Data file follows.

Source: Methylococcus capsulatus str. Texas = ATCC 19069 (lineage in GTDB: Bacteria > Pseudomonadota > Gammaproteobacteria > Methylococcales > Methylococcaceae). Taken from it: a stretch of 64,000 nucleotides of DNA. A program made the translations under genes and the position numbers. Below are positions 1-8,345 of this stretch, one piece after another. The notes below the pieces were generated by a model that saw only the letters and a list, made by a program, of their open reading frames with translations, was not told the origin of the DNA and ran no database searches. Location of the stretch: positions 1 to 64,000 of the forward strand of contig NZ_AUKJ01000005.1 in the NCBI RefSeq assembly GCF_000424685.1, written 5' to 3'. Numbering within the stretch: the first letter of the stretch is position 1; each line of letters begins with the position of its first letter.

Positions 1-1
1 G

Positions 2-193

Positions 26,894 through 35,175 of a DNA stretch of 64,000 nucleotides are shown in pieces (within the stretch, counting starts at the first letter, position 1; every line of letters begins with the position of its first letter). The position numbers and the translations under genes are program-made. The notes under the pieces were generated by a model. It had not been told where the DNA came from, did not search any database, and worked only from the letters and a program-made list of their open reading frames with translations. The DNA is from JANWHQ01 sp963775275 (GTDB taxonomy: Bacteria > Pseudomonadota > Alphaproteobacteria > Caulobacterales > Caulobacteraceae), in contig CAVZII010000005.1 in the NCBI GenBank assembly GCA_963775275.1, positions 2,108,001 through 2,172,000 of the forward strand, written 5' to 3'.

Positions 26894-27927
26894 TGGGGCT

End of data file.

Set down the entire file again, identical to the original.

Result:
Source: Methylococcus capsulatus str. Texas = ATCC 19069 (lineage in GTDB: Bacteria > Pseudomonadota > Gammaproteobacteria > Methylococcales > Methylococcaceae). Taken from it: a stretch of 64,000 nucleotides of DNA. A program made the translations under genes and the position numbers. Below are positions 1-8,345 of this stretch, one piece after another. The notes below the pieces were generated by a model that saw only the letters and a list, made by a program, of their open reading frames with translations, was not told the origin of the DNA and ran no database searches. Location of the stretch: positions 1 to 64,000 of the forward strand of contig NZ_AUKJ01000005.1 in the NCBI RefSeq assembly GCF_000424685.1, written 5' to 3'. Numbering within the stretch: the first letter of the stretch is position 1; each line of letters begins with the position of its first letter.

Positions 1-1
1 G

Positions 2-193

Positions 26,894 through 35,175 of a DNA stretch of 64,000 nucleotides are shown in pieces (within the stretch, counting starts at the first letter, position 1; every line of letters begins with the position of its first letter). The position numbers and the translations under genes are program-made. The notes under the pieces were generated by a model. It had not been told where the DNA came from, did not search any database, and worked only from the letters and a program-made list of their open reading frames with translations. The DNA is from JANWHQ01 sp963775275 (GTDB taxonomy: Bacteria > Pseudomonadota > Alphaproteobacteria > Caulobacterales > Caulobacteraceae), in contig CAVZII010000005.1 in the NCBI GenBank assembly GCA_963775275.1, positions 2,108,001 through 2,172,000 of the forward strand, written 5' to 3'.

Positions 26894-27927
26894 TGGGGCT